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Double J Investment, LLC v. Automation, Control and Information Systems Corporation

United States District Court, D. Arizona

May 7, 2014

Double J Investment, LLC, an Arizona limited liability company; et al, Plaintiffs,
v.
Automation, Control and Information Systems Corporation, etc; et al, Defendants.

ORDER

LAWRENCE O. ANDERSON, Magistrate Judge.

On March 4, 2014, the assigned District Judge referred this case to the undersigned Magistrate Judge for the purpose of conducting a settlement conference. (Doc. 37) In response to the referral, a settlement conference order was entered on March 31, 2014, setting the settlement conference for May 15, 2014.

As authorized in the settlement conference order, Defendant Automation, Control and Information Systems Corporation ("ACIS") filed a Motion to Vacate the Settlement Conference, dated May 1, 2014, indicating, among other things, that, "[A]CIS believes that conducting the settlement conference would be a futile act at this time, resulting in a waste of time and money, and inconsistent with Rule 1, Fed.R.Civ.P." (Doc. 49 at 2) Counsel for ACIS believes that the settlement conference could be more productive and lead to a resolution of this matter if conducted after discovery is completed. ( Id. ) Discovery ends in this case on June 20, 2014. (Doc. 39 at 5)

Plaintiffs oppose Defendants' Motion, claiming it "is a delay tactic..., [s]ubstantial discovery has been conducted in this case" and there is no "reasonable justification to delay the settlement conference." (Doc. 50 at 1) Plaintiffs claim "Defendants have served Plaintiffs with a total of 153 requests for production, 60 interrogatories, and 60 requests for admission, with 20 of the requests outstanding as the time to respond has not yet passed. Plaintiffs have produced 1, 337 pages of documents and Defendants have produced 1, 336 pages of documents." ( Id. at 4)

After review of the parties' briefing, it is clear that Defendants believe that conducting a settlement conference at this time would be a waste of time and limited resources and going forward with the settlement conference at this time would be inconsistent with Rule 1, Fed.R.Civ.P. (the civil procedural "rules... should be construed and administered to secure the just, speedy, and inexpensive determination of every action and proceeding."). Assuming arguendo that Defendants' expressed reason for vacating the settlement conference is disingenuous and their primary motivation is the disparity between the parties on reaching a voluntary settlement, conducting a settlement conference at this time and under the current environment is no less inappropriate.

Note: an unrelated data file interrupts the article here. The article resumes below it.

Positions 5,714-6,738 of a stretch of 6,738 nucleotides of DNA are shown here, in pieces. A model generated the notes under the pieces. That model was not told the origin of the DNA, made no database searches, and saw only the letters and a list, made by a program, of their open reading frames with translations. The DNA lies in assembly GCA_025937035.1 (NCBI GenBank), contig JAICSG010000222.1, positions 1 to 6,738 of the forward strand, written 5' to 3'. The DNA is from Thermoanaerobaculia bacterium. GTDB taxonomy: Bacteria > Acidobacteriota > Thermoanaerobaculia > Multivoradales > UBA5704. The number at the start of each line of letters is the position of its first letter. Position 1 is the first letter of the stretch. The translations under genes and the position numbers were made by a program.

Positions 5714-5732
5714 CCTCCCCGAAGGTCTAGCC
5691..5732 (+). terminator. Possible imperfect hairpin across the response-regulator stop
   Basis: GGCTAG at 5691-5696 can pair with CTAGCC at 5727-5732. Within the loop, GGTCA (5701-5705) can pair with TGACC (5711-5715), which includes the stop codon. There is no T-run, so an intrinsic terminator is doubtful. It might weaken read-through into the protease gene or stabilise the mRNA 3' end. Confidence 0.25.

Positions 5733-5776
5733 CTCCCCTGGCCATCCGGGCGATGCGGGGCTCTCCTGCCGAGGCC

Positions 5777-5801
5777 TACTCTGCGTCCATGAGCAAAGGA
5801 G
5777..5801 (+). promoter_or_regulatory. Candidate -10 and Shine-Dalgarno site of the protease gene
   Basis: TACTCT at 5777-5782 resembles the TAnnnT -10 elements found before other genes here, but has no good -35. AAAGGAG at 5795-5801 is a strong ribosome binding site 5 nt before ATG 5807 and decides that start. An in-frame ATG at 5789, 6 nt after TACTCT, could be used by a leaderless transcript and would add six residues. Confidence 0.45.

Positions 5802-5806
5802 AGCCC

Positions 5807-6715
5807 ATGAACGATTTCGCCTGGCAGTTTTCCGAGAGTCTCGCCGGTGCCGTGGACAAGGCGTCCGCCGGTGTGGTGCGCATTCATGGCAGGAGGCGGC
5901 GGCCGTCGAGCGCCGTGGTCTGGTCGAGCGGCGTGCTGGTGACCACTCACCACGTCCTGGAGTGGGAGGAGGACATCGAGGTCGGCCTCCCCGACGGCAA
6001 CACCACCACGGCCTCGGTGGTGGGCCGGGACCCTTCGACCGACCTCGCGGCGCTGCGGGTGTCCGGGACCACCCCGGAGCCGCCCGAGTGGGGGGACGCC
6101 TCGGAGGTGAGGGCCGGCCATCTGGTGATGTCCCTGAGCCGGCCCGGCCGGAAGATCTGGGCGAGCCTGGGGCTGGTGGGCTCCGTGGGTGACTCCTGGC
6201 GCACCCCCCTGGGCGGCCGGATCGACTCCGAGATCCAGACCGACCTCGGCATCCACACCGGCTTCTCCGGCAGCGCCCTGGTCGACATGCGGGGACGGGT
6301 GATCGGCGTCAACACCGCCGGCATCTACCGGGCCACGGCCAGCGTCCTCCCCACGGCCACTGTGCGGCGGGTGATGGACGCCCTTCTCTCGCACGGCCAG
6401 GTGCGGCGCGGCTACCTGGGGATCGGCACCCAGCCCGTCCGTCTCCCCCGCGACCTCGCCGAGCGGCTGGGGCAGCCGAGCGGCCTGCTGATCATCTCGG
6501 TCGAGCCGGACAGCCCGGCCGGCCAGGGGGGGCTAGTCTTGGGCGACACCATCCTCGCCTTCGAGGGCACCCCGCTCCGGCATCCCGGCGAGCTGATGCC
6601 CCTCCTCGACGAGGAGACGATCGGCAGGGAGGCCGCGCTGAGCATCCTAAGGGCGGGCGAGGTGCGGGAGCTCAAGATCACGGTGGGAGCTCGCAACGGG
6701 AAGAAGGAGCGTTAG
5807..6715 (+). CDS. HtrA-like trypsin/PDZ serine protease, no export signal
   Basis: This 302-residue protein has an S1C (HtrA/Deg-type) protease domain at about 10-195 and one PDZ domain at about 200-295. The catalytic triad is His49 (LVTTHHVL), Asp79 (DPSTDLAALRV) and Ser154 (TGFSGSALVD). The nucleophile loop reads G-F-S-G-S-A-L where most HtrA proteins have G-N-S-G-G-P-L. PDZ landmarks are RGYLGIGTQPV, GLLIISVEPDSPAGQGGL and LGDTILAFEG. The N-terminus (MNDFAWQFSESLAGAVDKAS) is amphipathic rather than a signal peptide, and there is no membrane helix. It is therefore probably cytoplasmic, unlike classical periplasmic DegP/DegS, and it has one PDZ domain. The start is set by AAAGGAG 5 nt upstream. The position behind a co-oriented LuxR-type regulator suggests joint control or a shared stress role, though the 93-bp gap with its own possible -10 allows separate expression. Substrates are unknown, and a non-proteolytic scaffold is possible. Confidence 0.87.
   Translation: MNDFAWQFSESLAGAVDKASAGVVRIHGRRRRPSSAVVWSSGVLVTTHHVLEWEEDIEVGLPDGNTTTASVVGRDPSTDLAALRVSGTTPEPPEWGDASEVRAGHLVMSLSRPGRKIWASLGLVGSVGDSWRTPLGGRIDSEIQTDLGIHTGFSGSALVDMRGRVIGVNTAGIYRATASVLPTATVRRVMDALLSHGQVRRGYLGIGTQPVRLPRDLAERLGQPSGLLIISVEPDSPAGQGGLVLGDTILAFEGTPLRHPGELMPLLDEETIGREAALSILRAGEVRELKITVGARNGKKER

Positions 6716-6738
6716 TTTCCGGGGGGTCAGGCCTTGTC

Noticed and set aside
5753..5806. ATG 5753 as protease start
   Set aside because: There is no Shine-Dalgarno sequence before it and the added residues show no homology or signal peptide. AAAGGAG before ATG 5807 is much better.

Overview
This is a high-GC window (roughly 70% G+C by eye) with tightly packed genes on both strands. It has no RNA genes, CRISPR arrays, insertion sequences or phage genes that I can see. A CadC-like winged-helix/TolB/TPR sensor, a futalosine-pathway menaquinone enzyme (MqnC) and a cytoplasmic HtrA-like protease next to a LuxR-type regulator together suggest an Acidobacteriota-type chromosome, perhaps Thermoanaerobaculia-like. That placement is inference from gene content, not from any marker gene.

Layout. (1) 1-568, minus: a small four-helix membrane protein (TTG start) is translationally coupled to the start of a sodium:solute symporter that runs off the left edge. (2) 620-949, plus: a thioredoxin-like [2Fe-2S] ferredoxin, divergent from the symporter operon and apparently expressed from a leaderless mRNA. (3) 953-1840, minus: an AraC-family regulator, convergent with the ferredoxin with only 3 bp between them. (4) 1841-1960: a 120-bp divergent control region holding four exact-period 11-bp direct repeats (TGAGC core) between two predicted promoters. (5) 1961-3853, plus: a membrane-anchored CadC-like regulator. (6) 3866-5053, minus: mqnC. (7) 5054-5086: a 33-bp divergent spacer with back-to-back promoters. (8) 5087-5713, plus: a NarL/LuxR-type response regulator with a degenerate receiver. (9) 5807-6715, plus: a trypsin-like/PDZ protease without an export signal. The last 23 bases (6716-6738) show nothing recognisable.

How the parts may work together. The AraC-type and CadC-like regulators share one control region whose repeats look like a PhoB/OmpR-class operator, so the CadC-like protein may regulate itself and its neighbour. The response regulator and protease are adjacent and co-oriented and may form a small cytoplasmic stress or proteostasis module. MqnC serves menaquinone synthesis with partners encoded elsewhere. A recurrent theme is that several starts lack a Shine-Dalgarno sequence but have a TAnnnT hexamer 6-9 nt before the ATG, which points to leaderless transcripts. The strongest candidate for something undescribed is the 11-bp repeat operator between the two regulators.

Although the law favors the voluntary settlement of civil suits, ABKCO Music, Inc. v. Harrisongs Music, Ltd., 722 F.2d 988, 997 (2d Cir. 1983), it does not sanction efforts by trial or settlement judges to effect settlements through coercion. Del Rio v. Northern Blower Co., 574 F.2d 23, 26 (1st Cir. 1978) (citing Wolff v. Laverne, Inc., 17 A.D.2d 213, 233 N.Y.S.2d 555 (1962)).

[Courts] view with disfavor all pressure tactics whether directly or obliquely, to coerce settlement by litigants and their counsel. Failure to concur in what the Justice presiding may consider an adequate settlement should not result in an imposition upon a litigant or his counsel, who reject it, of any retributive sanctions not specifically authorized by law.

Best Western Intern., Inc. v. Melbourne Hotel Investors, LLC, 2008 WL 2945513, at *1 (D. Ariz. July 28, 2008) (citation omitted). In short, any pressure tactics to coerce settlement are simply not permissible. See Schunk v. Schunk, 84 A.D.2d 904, 905, 446 N.Y.S.2d 672 (1981); Chomski v. Alston Cab Co., 32 A.D.2d 627, 299 N.Y.S.2d 896 (1969). "[A settlement] judge must not compel agreement by arbitrary use of his power and the attorney must not meekly submit to a judge's suggestion, though it be strongly urged." Brooks v. Great Atlantic & Pacific Tea Co., 92 F.2d 794, 796 (9th Cir. 1937); see also Nordyke v. King, 676 F.3d 828 (9th Cir. 2012) (Chief Judge Kozinski, dissenting) (courts "[o]verstep our authority by forcing the parties to spend time and money engaging in a mediation charade. Our job is to decide the case, and do so promptly. This delay serves no useful purpose; it only makes us look foolish. I want no part of it.").

"[T]he district court has broad authority to compel participation in mandatory settlement conference." United States v. U.S. Dist. Court, 694 F.3d 1051, 1057-58 (9th Cir. 2012) (citations omitted). Federal Rule of Civil Procedure 16(c)(1), which expressly authorizes civil settlement conferences, "was not designed as a means for clubbing the parties - or one of them - into an involuntary compromise." Kothe v. Smith, 771 F.2d 667, 669 (2nd Cir. 1985). The purpose of Rule 16, Fed.R.Civ.P., is not "to impose settlement negotiations on unwilling litigants." Fed.R.Civ.P. 16 Advisory Committee's Notes; In re Novak, 932 F.2d 1397, 1405 n. 15 (11th Cir. 1991). It is unreasonable to force Defendants, or any party for that matter, to incur unnecessary attorneys' fees and travel expenses to participate in a settlement conference knowing in advance that the adverse party would only settle the case on terms unacceptable to Defendants. Simply stated, and under the present circumstances, the parties herein should use their limited resources in preparing and proceeding to trial on September 9, 2014, not wasting more time and money on a settlement conference doomed to fail ab initio.

Good cause appearing,

IT IS ORDERED that Defendant Automation, Control and Information Systems Corporation's Motion to Vacate the Settlement Conference, doc. 49, is GRANTED. The May 15, 2014 settlement conference is hereby VACATED.


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